Sunday, December 27, 2015


My father was a tool and dye maker.  He learned the trade after he left the navy following WWII where he served as a Machinist's Mate.  He was a country boy from Ohio, and like so many of his generation, the war was the first time he had really travelled.  I'll never know if it was the war or the travel that changed him most as he has long been dead and I was not bright enough to ask him.  My guess, however, is that both were transformative, but seeing the world was the positive thing and so he focussed on that.

As a tool and dye maker, he was able to get work anywhere, so when he made up his mind to travel, he was not afraid to leave his job.  When I was young, he did it twice, and we set off for six week trips around the country.  It is true.  I have miles of 8mm film to prove it.

There were no interstate highways then, and America was a country made up of varied provinces smaller than states.  Traveling down two lane highways you experienced more than just a change of scenery.  The food, the accents, the way people looked and dressed--it was a different America then.

My father bought a crazy little one wheeled trailer and a bunch of army surplus camping gear--a big, heavy canvas tent that had to be staked out with thick ropes attached to big stakes that were hammered into the ground, giant canvas sleeping bags that were supplemented with blow up air mattresses, a Coleman stove on which all our meals were prepared, and a matching lantern that illuminated our nights.

We drove thousands of miles over American highways, through mountains and across deserts and to the Pacific shore.  I slept most of the time, I am sure, but my parents would wake me when there was something that I should see, and we stopped often to stretch our legs and to talk to folks.  My father was a talker.  Along the way, I got souvenirs that I still remember as vividly as I remember anything.  And when we returned home, people would gather round in the dark to watch the films my father had taken and to listen to his stories about where we went and what we saw.  I watched those movies a hundred times and registered the wonder of the audiences.  My father was a hero.

I guess that is where I got what I call "itchy feet," for as I grew, I too wanted to travel.  More to the point, I now realize, I wanted to be a hero.

So after college, upon a forced graduation (the Dean of Arts and Sciences called me to his office to "encourage" me to take my final credits I needed to graduate rather than continuing to take elective courses that were fun), I bought a heavy pair of hiking boots, the best I could get, for I was reading Colin Fletcher's "The Man Who Walked Through Time," and "The Hiker's Bible."  I learned that comfortable boots were the most important thing.  That and good, clean socks.  I went to the best outdoor store in my little college town to get them.  The store was owned by Tom Allen from t.v.'s "Mutual of Omaha's Wild Kingdom" with Marlin Perkins (link).  He had grown up an outdoorsman and naturalist working around his father, herpetologist Ross Allen, and his famous Reptile Institute.  I was certainly in good hands.  And what I ended up buying was a pair of Raichle leather boots that must have weighed four pounds each.  And as instructed, I broke them in walking on carpet around and around the hallways of my girlfriends dorm.  I must have looked like a fool, but I felt like an adventurer.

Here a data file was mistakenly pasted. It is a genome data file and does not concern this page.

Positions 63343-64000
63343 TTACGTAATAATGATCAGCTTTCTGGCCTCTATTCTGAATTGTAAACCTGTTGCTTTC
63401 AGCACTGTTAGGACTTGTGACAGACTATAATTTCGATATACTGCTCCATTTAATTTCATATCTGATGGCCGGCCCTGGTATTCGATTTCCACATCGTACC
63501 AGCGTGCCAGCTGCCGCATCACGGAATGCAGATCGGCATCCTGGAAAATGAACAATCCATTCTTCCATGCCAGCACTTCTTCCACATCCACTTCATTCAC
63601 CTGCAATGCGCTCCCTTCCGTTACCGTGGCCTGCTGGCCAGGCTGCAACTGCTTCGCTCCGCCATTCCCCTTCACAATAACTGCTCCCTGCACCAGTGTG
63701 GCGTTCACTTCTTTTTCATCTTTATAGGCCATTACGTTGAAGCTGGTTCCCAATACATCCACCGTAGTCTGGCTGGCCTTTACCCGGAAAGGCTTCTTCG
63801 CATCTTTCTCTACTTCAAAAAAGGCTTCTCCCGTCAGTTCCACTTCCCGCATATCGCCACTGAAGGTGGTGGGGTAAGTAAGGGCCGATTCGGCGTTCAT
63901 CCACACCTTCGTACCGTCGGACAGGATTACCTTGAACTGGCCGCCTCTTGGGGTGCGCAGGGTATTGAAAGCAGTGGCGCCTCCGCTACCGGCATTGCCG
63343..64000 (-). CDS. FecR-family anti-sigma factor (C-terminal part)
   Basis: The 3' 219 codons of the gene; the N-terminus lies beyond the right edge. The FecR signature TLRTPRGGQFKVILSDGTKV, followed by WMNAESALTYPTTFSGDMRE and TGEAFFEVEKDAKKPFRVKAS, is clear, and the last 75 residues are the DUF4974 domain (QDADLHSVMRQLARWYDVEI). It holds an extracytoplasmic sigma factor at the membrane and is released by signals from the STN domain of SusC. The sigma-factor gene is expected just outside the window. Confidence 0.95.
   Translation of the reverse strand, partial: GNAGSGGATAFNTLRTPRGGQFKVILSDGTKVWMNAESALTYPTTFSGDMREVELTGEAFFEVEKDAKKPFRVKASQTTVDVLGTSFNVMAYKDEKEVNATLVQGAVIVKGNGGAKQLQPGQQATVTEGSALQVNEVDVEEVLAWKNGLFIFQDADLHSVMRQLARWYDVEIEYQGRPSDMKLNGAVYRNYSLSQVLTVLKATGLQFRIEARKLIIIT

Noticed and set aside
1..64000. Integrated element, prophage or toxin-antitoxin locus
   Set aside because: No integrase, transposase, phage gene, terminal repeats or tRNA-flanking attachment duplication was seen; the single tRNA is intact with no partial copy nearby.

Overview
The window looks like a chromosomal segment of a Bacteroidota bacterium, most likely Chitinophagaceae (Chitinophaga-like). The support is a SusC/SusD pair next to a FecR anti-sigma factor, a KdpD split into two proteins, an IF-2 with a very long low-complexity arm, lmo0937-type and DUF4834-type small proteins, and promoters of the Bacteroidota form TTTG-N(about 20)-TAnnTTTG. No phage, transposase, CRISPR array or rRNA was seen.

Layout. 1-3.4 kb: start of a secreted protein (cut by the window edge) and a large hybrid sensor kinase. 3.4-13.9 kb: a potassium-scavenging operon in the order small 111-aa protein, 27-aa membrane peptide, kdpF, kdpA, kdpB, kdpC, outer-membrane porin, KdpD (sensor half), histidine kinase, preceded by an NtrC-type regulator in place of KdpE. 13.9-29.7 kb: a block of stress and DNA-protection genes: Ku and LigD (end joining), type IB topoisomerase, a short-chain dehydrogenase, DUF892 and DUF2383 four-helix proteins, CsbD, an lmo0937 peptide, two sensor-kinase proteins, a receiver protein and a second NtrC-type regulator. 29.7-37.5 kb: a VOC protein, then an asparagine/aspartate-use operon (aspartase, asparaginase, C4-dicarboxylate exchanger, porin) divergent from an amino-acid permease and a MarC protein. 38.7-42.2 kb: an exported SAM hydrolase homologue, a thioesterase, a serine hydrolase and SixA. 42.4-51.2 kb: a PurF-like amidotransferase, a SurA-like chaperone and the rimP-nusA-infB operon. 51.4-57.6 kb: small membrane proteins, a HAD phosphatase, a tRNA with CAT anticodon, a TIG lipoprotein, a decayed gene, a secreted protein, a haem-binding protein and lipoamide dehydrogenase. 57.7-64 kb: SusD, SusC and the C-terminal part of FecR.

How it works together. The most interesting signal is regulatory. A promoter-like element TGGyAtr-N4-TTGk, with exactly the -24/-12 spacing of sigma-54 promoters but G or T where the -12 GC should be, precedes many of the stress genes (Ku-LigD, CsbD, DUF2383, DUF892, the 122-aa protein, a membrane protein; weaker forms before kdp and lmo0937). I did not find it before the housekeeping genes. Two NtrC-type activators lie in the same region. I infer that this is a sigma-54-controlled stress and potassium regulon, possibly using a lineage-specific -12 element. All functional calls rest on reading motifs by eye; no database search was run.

My father, who was always preparing to go on some big camping trip, had bought the newest things from Sears.  And crazy as it seems, he was far ahead of his time.  I got his lightweight aluminum frame backpack, a stumble down sleeping bag in breathable lightweight fabric, and one of the first external from pop up tents that required no guide ropes at all.  Everything was orange, I guess so that a hiker would be easier to spot if he was lost in the wilderness.  But I would not be lost, surely, for I was studying the books more closely than I had studied for my Organic Chemistry exam.  I felt that I had already walked the world with Colin Fletcher and the rest.  My boots, by then, were well broken in and covered in Snow Seal to keep them dry.

I skipped graduation.  My roommate and I had finished our lease.  I had a backpack and a Greyhound bus ticket and was ready to go.  All there was to do now was go.  It was time for a solo adventure.

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